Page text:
It is simply not true that "animal fats are advised by no-one fif you care about your heart. A number of doctors who are on the cutting edge of knowledge of what's what support use of animal fats. Sorry, I don't have a link right now,and since I'm on dial up it's nearly impossible for me to search for one while I'm on this site. But believe me, it's out there. And these doctors are not nut cases.
Remember that out dated info also told us to avoid eggs.
This is an issue where we will have to agree to disagree. I'll always fall on the side of real food, including animal fats, over highly-processed food of any kind, including manmade fats and oils.
The food industry is just too interested in "medicalizing" food (a term I read in Michael Pollan's book, "In Defense of Food" - which I highly recommend), and the food industry can always find someone to pay to do the research to prove whatever is expedient for them. Such as - butter (an animal fat) is "bad" and the chemicalized Really-Doesn't-Taste-Like-Butter (but more like the gigantic plastic tub they sell it in) is better for you, because along with the so-called "bad" fats, we've also removed all the valuable micronutrients we get from butter that are not as readily available in other foods. Those micronutrients are helpful in preventing bone loss. Butter is rich in the most easily absorbable form of Vitamin A necessary for thyroid and adrenal health. It contains conjugated linoleic acid - which is a potent anti-cancer agent, muscle builder, and immunity booster, and many other things...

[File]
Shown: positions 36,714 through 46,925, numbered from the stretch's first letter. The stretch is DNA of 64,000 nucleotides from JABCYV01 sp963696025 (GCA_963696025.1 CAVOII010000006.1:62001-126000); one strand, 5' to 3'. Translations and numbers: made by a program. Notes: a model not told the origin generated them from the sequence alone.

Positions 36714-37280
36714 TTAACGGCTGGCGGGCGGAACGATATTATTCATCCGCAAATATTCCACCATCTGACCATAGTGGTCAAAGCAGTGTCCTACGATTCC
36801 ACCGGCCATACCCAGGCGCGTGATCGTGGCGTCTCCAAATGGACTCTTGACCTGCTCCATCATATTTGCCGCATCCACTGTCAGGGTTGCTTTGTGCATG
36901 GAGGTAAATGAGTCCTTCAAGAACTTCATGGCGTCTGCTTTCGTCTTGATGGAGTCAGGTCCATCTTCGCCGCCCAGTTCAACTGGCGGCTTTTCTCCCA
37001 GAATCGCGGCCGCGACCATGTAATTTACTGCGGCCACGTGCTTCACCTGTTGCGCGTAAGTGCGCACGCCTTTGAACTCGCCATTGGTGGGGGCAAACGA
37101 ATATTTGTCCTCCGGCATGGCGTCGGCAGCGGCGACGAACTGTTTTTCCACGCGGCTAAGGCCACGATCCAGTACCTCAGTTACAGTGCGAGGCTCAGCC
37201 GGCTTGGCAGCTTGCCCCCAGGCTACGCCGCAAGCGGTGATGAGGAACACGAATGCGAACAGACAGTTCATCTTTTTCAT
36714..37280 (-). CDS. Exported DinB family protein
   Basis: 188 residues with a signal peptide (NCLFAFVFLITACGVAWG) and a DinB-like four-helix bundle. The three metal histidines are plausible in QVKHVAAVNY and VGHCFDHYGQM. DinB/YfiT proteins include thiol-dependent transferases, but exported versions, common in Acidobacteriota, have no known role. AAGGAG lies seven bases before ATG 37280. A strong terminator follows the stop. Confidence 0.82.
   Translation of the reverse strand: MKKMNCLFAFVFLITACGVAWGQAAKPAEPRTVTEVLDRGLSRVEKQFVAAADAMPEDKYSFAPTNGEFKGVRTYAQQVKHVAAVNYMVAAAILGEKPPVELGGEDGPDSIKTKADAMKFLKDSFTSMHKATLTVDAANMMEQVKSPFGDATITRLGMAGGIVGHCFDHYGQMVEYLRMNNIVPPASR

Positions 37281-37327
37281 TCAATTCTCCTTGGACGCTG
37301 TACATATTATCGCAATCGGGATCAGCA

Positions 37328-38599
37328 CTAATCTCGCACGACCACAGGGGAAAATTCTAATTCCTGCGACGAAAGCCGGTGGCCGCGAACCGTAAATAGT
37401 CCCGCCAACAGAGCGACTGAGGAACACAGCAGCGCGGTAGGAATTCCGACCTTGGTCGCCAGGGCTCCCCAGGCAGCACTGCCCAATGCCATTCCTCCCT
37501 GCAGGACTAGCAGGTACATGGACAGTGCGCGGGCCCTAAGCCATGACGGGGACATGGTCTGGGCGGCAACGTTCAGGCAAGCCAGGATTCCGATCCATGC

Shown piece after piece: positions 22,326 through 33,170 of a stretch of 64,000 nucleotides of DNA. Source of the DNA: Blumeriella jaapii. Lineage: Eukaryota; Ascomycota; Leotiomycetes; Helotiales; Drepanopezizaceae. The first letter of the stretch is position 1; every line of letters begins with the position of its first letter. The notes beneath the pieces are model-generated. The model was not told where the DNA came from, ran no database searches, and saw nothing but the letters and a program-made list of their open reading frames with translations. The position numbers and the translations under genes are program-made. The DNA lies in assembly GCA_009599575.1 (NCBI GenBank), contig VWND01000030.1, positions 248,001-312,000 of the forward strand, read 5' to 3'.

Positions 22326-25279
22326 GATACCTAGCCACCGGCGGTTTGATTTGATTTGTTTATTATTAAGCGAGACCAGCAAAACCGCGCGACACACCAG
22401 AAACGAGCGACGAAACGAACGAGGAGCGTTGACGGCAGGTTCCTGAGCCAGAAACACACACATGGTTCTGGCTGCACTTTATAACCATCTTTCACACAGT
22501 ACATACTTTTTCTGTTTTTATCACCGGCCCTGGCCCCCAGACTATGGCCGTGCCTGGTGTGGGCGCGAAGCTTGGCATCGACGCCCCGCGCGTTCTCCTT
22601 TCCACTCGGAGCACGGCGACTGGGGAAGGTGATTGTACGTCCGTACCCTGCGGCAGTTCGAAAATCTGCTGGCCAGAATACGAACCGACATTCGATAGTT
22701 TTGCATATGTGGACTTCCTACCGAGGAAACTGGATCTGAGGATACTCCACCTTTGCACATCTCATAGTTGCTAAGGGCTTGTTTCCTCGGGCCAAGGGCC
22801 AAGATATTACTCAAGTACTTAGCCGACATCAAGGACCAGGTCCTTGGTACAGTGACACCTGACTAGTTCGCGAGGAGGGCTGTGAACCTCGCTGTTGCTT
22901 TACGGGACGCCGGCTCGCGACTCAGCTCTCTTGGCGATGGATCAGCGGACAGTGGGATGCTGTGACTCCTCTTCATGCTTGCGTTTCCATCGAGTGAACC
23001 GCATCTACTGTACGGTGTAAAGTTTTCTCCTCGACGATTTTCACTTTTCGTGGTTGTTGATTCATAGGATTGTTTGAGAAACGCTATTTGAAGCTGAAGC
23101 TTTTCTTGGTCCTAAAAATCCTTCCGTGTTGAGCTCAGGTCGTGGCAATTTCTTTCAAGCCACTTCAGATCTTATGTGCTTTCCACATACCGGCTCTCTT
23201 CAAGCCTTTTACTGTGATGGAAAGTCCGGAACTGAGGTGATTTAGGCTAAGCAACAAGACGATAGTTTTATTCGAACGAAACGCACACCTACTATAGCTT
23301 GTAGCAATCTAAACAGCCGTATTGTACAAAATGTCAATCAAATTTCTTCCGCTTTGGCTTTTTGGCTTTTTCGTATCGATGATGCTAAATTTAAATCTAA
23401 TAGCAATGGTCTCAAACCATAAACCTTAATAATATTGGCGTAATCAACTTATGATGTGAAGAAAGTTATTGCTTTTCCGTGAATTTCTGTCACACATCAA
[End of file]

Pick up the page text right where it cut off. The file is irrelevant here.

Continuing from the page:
There are all kinds of conflicting science available, but one thing is for certain, and you don't need to be a scientist to see this, observe people eating a Standard American Diet, which includes lots of manmade fats and oils and highly processed foods. Those people are more inclined to have a laundry list of chronic diseases that seldom strike people eating more traditional, clean, or natural diets.
As I observed just the other day when I ran into my cousin at the grocery store - we are both 61-years old, and have led similar lives. After the "how are you's", she started a list of ailments, doctors and medications. As I looked in her piled-high cart, there were fake fats, fake food, processed everything, and I could understand why she was sick if that's what she eats.
She looked in my cart and asked, "what do you eat"? There were lentils, bananas, mushrooms, dried prunes and apricots, a red onion, peanuts (in the shell), fresh ginger, 3 avocados, and unsweetened coconut. I answered, mostly food....